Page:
Florida County First To Mandate Family-Related Leave for Workers
The county commission in Dade County, Fla., has passed a measure making it the first local government in the nation to require private businesses to provide family-related unpaid leave.
The measure, approved on an 8-to-1 vote Dec. 17 and scheduled to take effect 90 days from then, requires employers with more than 50 workers to grant up to 90 days of unpaid leave every two years for workers to care for a newborn, adopted, or newly placed foster child; a seriously ill close relative; or the workers’ own serious illness.
It applies to county employers, private businesses in Dade County and businesses in Broward County that conduct business with Dade.
While some municipalities have considered family-leave laws covering city workers, experts say the Dade County ordinance makes it the first local government to extend the mandate to private employers.
According to the Women’s Legal Defense Fund in Washington, 10 states have family-leave laws that apply to private as well as state employers, while about 7 have laws covering only state employees and several others have maternity-leave laws protecting women’s jobs for the period of pregnancy-related disability.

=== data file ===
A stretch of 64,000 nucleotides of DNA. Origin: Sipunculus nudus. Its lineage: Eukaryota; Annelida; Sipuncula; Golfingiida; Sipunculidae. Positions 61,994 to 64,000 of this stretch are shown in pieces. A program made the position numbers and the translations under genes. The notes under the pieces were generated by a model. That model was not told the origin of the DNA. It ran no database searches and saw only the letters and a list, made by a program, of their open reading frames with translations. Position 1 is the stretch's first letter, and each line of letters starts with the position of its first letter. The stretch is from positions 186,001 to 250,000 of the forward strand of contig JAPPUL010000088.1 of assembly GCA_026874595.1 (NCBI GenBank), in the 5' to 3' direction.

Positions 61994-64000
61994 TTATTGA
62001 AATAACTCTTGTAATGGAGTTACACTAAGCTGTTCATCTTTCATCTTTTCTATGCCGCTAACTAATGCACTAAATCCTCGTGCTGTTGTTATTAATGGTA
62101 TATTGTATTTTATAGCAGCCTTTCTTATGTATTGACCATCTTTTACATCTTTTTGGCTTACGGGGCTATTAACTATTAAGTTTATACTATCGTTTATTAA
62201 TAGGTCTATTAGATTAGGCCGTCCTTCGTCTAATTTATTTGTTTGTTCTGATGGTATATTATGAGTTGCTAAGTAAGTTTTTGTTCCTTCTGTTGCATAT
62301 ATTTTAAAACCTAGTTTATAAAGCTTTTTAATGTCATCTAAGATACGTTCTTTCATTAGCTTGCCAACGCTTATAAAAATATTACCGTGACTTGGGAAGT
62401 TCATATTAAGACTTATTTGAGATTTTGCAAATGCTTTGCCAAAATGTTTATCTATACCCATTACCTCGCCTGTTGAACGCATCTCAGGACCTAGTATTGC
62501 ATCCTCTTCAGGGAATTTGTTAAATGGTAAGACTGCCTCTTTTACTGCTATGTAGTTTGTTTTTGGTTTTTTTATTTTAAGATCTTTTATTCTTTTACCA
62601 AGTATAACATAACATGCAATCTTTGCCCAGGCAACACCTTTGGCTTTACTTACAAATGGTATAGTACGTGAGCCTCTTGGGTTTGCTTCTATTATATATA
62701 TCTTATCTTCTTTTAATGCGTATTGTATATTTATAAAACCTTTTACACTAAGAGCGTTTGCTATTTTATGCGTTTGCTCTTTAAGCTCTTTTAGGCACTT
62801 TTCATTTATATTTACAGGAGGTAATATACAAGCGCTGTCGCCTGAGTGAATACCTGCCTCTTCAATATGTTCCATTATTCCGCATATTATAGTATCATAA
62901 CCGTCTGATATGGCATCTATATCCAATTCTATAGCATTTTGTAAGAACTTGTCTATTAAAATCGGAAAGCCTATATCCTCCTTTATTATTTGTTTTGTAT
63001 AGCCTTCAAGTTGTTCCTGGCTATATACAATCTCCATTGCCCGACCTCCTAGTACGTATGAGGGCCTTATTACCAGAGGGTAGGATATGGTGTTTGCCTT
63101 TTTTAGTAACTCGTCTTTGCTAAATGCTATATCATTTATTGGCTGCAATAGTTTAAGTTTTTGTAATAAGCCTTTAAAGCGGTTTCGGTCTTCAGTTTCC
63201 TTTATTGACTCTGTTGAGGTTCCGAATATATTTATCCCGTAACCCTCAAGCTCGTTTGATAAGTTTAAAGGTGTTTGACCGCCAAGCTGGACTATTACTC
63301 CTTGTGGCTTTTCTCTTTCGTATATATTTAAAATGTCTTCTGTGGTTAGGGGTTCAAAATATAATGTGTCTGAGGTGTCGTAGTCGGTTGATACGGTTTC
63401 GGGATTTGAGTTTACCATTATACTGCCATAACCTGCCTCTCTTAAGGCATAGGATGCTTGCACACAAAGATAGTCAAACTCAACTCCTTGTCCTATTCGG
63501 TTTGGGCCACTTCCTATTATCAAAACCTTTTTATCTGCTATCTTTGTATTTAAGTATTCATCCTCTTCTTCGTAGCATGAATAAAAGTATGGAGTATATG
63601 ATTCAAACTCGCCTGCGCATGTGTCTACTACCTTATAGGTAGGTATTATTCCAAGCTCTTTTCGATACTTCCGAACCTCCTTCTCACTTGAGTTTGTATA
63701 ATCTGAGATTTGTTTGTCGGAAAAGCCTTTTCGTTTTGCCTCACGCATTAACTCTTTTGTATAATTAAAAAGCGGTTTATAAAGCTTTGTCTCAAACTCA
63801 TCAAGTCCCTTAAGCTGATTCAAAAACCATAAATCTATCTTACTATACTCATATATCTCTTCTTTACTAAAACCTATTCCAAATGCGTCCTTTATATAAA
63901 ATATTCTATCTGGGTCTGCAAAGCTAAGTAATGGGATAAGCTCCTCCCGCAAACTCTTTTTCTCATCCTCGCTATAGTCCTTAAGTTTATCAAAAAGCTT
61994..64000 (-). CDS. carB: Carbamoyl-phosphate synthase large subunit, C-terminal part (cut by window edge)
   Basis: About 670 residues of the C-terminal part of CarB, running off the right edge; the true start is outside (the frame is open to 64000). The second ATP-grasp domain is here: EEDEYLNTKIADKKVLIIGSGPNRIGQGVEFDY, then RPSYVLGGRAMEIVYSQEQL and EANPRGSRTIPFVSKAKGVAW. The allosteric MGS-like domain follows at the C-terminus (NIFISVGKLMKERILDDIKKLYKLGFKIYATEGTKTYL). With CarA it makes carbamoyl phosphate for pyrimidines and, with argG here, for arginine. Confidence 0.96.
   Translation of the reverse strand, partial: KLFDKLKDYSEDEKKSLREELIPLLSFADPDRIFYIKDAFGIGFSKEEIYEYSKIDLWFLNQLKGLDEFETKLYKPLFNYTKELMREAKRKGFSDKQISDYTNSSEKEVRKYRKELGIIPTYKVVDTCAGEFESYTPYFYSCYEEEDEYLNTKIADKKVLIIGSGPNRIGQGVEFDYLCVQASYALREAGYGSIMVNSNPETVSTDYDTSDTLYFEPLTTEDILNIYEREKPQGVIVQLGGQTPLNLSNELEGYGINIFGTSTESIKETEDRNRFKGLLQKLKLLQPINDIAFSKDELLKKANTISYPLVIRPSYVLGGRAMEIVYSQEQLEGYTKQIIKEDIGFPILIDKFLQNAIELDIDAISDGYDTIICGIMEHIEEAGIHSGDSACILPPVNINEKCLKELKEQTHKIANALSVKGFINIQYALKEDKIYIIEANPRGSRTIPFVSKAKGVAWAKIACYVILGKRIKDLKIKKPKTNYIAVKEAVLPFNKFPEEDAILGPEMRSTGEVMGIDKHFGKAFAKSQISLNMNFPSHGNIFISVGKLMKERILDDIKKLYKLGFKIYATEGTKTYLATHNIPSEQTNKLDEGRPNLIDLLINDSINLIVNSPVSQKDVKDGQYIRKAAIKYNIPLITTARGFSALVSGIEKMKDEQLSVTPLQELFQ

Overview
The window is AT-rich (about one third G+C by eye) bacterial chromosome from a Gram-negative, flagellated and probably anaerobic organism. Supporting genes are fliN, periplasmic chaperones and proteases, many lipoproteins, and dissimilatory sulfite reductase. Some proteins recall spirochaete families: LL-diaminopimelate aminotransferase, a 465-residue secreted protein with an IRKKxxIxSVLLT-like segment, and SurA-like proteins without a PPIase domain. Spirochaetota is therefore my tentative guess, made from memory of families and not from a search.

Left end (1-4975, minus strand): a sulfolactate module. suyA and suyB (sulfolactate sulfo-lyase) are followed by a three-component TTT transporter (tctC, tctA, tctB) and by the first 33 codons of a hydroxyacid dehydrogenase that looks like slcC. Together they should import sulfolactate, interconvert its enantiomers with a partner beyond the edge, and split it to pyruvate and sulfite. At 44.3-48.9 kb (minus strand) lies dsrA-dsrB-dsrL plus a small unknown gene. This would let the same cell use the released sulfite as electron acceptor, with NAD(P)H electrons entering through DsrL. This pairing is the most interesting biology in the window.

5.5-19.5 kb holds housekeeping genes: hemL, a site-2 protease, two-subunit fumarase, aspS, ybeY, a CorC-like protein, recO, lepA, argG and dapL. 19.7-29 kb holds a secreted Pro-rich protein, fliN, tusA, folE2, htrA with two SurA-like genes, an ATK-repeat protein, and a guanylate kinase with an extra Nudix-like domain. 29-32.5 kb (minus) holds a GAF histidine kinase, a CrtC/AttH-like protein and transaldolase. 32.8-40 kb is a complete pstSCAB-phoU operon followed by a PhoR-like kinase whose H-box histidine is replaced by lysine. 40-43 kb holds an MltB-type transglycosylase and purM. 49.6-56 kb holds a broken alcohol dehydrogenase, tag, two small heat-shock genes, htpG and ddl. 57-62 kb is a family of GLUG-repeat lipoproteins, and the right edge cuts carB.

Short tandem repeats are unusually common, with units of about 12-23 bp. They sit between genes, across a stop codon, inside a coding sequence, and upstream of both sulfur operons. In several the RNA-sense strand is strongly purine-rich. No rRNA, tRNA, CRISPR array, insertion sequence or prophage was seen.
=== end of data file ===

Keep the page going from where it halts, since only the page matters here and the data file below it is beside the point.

In Florida, a law requiring state employers to grant workers up to six months of job-protected unpaid maternity leave was expanded last spring to include leave for fathers and to cover adoption or the serious illness of a family member.
At the federal level, family-leave measures have been approved by both houses of the Congress and await action by a conference committee, but the Bush Administration has threatened a veto.
The Durham County (N.C.) Board of Commissioners has sued the North Carolina Board of Education, charging that the state board exceeded its authority in rejecting the commissioners’ plan to merge the Durham city and county schools.
The commissioners, who filed their complaint last month in Wake County Superior Court, want the court to order approval of the merger plan.